SAN DIEGO—Patrolling the third largest bay in the state of California can be a demanding and daunting task.
With San Diego Bay spanning approximately 12 miles in length and housing 25 marinas, yacht clubs and sportfishing landings, monitoring tactics for the San Diego Harbor Police Department’s 130 sworn officers require both precision and persistence.
So anytime the department’s assistant chief, Lt. Mark Stainbrook, can implement another set of eyes and ears while on patrol, he’s all for it.
“You don’t know what you don’t know,” Stainbrook said. “Sometimes people see things that they think are odd but they don’t know to report them to the police or call the appropriate authority. The police want to educate the community as to what a threat is, what we’re looking for and how to report it.”
To assist in the process, the department launched the iWatch My Bay program in May, a collaborative effort led by the Reserve Senior Volunteer Patrol Program (RSVP) with help from various enforcement agencies and Harbor Police.
“These guys have been out hot and heavy meeting with the marinas,” Stainbrook said. “They have gotten a lot of good feedback. We’ve started seeing them put posters up in the windows of the marinas and handing out pamphlets. So far it’s been very good with a lot of positive feedback.”
Armed with a stack of educational brochures and posters, members of the RSVP are arriving at marinas and bay businesses, as part of their daily responsibilities, outlining the program’s objectives. The institution of the program promotes a safety and awareness for members of the marine community to keep a watchful eye on their surroundings.
“When I go to the marinas right now it’s dealing with the people in charge, the marina managers, the marketing people, the people that run the office,” said Gary Adler, a member of the RSVP. “They’re the ones that have the bulletin boards and they meet the people when they come in asking for information.”
Adler said the RSVP is creating initial contacts with the goal of following up and ensuring the boating community has a firm grasp of the program.
“This program is not only going to survive with our introduction to it, but with revisits,” Adler said. “The revisits are when we’re on patrol down the road and we stop in with marina managers and say ‘how’s the brochures, what’s going on, can we answer any questions?’ We’ll walk the docks and talk to individual boaters.”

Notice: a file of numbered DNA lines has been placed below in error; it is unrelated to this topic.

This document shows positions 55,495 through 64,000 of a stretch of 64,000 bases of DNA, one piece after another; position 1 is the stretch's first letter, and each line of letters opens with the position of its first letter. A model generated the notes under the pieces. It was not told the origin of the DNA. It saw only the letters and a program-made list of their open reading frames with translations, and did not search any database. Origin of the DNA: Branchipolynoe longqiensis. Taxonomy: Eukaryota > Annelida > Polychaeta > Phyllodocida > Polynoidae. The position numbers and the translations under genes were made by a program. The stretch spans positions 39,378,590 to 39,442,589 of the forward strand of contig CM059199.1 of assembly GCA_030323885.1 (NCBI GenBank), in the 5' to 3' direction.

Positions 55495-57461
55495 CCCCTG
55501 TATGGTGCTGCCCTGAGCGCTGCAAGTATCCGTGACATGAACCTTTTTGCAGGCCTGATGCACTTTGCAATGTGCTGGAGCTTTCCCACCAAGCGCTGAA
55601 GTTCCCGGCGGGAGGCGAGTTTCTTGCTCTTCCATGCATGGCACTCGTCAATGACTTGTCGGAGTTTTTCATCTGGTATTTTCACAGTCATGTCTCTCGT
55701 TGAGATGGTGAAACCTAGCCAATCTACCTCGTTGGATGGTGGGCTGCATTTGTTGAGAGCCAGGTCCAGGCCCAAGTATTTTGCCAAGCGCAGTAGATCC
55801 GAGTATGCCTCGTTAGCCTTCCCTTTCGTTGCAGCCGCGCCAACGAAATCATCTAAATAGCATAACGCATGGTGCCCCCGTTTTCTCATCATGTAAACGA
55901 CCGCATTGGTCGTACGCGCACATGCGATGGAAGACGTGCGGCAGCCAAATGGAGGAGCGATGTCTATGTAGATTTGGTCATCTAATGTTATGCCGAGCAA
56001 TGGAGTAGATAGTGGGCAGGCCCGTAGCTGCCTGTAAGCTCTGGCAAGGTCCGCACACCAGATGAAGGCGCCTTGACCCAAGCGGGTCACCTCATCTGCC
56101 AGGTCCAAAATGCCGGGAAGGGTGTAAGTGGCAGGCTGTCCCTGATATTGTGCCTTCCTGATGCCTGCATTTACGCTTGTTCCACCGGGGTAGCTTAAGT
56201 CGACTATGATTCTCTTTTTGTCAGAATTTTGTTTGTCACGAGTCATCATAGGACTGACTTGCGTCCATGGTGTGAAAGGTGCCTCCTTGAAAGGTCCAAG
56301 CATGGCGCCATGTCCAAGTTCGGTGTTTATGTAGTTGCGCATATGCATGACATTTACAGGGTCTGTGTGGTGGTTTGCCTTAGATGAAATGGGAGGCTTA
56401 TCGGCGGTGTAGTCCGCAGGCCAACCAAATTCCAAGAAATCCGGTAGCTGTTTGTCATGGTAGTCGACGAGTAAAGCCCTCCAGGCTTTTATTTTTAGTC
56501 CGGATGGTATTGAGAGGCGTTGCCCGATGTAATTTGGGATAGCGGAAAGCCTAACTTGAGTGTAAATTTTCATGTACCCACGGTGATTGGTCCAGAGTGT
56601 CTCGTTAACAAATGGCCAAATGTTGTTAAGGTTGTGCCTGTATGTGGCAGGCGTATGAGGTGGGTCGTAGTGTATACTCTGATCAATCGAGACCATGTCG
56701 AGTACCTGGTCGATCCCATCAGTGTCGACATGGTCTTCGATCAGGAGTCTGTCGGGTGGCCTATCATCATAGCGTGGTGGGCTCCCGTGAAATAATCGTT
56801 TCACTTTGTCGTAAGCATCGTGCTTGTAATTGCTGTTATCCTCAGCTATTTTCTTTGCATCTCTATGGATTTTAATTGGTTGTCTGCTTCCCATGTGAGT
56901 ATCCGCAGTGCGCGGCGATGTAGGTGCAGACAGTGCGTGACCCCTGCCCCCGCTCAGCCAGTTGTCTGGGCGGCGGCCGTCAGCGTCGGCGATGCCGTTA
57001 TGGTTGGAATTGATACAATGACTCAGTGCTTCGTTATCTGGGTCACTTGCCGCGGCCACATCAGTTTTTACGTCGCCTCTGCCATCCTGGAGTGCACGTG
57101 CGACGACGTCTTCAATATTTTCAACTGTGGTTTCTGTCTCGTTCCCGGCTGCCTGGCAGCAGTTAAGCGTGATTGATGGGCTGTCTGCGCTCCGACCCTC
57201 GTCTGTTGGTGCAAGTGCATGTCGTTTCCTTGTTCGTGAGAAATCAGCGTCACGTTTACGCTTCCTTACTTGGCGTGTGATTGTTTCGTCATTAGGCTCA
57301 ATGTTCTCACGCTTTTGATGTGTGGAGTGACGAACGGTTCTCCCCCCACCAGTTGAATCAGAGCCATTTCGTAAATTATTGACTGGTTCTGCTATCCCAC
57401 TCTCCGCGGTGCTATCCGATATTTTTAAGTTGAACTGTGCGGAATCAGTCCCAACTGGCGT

The objective is to work in conjunction with members of the community to mitigate smuggling instances, keep a watchful eye on overloaded vessels, inadequate or incorrect fishing gear, arbitrary vessels meandering aimlessly throughout the bay and individuals loitering at boat ramps or access points.
“Some people call it a neighborhood watch on steroids, but it’s better than that,” Sgt. Todd Rakos said. “The force multiplier is the community that works out on the water. They know the area well and know what is unusual and what isn’t unusual.
“If we could just get all those people to report suspicious activity, to make those initial connections—whether it’s a homeland security aspect or a human smuggling aspect, which we deal with a lot in the San Diego area,” Rakos added. “It’s just about connecting those dots and making the area safer for everybody.”
Rakos said initial outreach has included establishing contacts with not only marinas, but fuel docks, dive shops and boat maintenance yards, among others.
Those frequenting the bay have been asked to keep an eye out for any form of suspicious activity by remaining vigilant and reporting any abnormal behaviors or activities—especially those which may be linked to crime and terrorism.
Officers seek to remind the community to trust their instincts while being observant, remembering that behavior is what defines suspicion—not race, ethnicity, religious background or national origin. Warning signs or indicators of possible terrorism-related events may include hostile surveillance (video or photography), unusual activities such as a stranger asking questions about security checkpoints and police patrols, individuals purchasing supplies to create weapons or explosive material and coming into contact with unusual chemicals.
Similar programs have been established in New York within its mass transit systems. San Diego’s edition, though, is focused on issues of terrorism and crime, including potential panga boat smuggling.
Stainbrook said the department will hold quarterly community outreach meetings in the coming months to discuss what suspicious activity and behavior looks like and how to report it, as well as when to call 911 and when to email authorities.
To report any suspicious activity in the bay area, contact the San Diego Harbor Police Department at (619) 686-6272 or email firstname.lastname@example.org.